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The United Nations called Wednesday for the opening of critical aid routes in Ethiopia's war-torn Tigray, warning that the region -- already threatened with famine -- risked running out of food supplies.

Access into the region was cut off last week after the only available route for aid delivery was made inaccessible following an attack on a World Food Programme convoy.

About 150 trucks with food and other supplies are being held in Semera "pending security clearances", while another 44 left for Tigray on Wednesday, the UN's humanitarian agency OCHA said in a statement. 

Semera is the capital of Afar region, which borders Tigray to the east and had become key after two bridges along other routes were destroyed in late June.

The last convoy reached the Tigrayan capital Mekele on July 12 and current food rations could only last up to Friday, the OCHA warned.

"Nutrition partners will also soon run out of the essential ready to use formula to treat an estimated 4,000 severely malnourished children every month," it added.

Ethiopian Prime Minister Abiy Ahmed sent troops into Tigray last November to detain and disarm leaders of the region's then-ruling party, the Tigray People's Liberation Front (TPLF).

He said the move came in response to TPLF attacks on federal army camps.

The 2019 Nobel Peace laureate declared victory in late November after government forces took Mekele, but TPLF leaders remained on the run and fighting continued.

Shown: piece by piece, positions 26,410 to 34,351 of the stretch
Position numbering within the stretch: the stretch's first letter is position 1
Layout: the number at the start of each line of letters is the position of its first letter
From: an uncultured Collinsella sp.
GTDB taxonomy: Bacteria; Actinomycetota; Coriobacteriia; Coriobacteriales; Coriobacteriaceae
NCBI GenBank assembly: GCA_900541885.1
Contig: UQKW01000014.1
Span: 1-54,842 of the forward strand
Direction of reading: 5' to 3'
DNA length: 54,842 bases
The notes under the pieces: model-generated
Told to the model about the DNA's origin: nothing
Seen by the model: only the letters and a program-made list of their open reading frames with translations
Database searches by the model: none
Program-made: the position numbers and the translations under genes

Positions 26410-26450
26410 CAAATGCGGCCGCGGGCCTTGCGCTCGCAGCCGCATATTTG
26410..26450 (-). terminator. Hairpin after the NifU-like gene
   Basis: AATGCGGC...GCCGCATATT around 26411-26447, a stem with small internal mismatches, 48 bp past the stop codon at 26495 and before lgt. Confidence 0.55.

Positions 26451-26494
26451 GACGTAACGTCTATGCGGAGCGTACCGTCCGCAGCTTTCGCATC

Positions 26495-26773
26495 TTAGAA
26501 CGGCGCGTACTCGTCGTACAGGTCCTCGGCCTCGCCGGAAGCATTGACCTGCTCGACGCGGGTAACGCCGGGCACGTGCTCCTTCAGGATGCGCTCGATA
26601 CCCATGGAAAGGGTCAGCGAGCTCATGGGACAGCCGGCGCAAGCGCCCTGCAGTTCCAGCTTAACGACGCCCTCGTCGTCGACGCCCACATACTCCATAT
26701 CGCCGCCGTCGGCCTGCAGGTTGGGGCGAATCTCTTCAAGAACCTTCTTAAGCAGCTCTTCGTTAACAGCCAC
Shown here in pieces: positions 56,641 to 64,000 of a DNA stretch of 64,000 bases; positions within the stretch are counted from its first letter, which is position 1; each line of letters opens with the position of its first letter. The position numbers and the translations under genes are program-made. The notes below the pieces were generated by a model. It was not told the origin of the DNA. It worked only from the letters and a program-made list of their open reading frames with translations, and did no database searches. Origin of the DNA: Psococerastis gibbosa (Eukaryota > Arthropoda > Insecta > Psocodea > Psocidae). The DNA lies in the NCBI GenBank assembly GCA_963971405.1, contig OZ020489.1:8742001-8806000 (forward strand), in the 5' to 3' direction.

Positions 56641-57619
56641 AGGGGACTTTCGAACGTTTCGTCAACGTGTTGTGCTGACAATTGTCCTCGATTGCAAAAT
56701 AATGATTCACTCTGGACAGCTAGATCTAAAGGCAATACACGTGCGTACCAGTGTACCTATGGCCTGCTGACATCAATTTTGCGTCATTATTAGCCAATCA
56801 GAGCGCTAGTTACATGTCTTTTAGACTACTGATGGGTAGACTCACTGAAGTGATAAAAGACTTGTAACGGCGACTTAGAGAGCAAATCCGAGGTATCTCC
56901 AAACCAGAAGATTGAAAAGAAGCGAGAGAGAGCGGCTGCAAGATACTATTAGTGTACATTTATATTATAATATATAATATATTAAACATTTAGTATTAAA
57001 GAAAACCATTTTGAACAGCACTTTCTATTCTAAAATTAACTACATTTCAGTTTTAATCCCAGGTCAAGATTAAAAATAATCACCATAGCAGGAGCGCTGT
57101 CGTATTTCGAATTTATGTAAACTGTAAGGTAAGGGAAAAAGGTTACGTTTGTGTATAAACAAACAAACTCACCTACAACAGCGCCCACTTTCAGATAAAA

- Fuel shortages warning -

Last month the war took a stunning turn when pro-TPLF forces retook Mekele, Abiy declared a unilateral ceasefire and the army mostly pulled out of Tigray.

But after rebel leaders launched a new offensive intended to regain control of western and southern Tigray -- contested areas occupied by fighters from the Amhara region, which borders Tigray to the south -- Abiy vowed to "repel" them.

The government has since mobilised forces from regions previously untouched by the conflict, including Oromia.

The fighting has heightened the humanitarian crisis in the region, where the UN has already warned that 400,000 people have been pushed into famine.

"A lack of supplies, fuel and communication equipment is expected to effectively halt humanitarian response in two weeks," the OCHA said, adding that an estimated 600 trucks of relief items were needed every week.

"Fuel shortages have particularly affected health assistance, including vaccinations and other life-saving services, and risk disrupting access to safe water for up to 450,000 people." AFP/Yahoo News

The agency called for the restoration of basic services so as to provide life-saving services, including vaccinations, and urged the warring parties to protect civilians and humanitarian workers.

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